“Plausible denial …” I muttered to myself as we trudged along the lonely path. My mind kept wandering back to the nightshade dissolving in the well. “If anyone suspects me, that is …No, denial won’t work. Everyone knows I despise those nasty dwarves.” “What is plausible?” I jerked out of my misery. Gaston towered above me staring down at my wart. “It’s a type of chocolate. Now, just you walk on. Don’t you mind me.” Those roots are really putting a number on my poor back now. I’m not exactly a bouncy 70 year old. Being older than old man willow didn’t help my confidence neither. 300!, the dumb cake screamed. My sisters graciously decided to remind me last spring. Coming down the mountain was a once a decade affair for them. They never really liked the plains or the forest. Too much green they said. Not enough rocks they grumbled. But came they did. Just to cackle at my ever growing wart. But they were the only family I have. Which is why I really need to get rid of them once I’m done with the dwarves.  I hate my brain. It keeps darting back to the well. Just to keep it from worrying, I tugged at Gaston’s sword, which was swaying on his hip belt. “Here, sonny.” He stopped and looked down. “I am still confused as to how the Queen was … er … enamoured of you.” He looked puzzled. “Attracted to you.” I decided to make it simpler. His brow knotted. “Went to bed with you”. I was getting exasperated. This boy is so simple. I wondered where he got his fiendish plan to try to kill the Beast before. He blushed again. “Forget it. I am hungry. Do you have anything to eat?” He looked relieved, then started to rustle his bag. And brought out a lump of what looked like bread. If bread had the hue of   wilting barley.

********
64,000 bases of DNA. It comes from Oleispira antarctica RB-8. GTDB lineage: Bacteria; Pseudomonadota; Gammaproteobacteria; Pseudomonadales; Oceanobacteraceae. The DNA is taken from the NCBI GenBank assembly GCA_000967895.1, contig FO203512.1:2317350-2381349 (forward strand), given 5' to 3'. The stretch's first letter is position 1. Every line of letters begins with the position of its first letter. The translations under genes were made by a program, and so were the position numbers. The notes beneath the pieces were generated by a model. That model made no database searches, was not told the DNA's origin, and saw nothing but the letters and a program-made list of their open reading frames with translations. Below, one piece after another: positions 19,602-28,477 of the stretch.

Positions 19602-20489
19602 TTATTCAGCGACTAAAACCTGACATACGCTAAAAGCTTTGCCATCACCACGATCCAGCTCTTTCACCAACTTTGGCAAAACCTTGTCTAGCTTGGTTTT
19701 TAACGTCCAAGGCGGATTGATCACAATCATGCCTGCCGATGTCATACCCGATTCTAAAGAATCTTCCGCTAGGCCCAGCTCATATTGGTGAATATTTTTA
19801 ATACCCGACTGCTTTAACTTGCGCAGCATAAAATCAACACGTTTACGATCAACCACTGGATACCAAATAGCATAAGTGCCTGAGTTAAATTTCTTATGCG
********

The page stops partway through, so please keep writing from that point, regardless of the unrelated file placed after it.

“Oh … come to think of it, I’m not that hungry”, the words shot out before Gaston could extend the molting lump to me. I turned to look around for anything edible on the forest floor when the world switched off the lights for me.

They say you see a white light just as your life leaves your body. “They” as in the people who never actually died and came back to life to claim that but rather woke up from  a coma to a blazing torch in front of their eyes. There was nothing for me. No light. Not even a glimmer. I wasn’t sure I was dead but I was convinced I was not in the enchanted forest anymore. I could hear voices speaking about things I didn’t understand. They were uttering sentences such as “Someone call an ambulance” and “I know first aid. Let me at him”.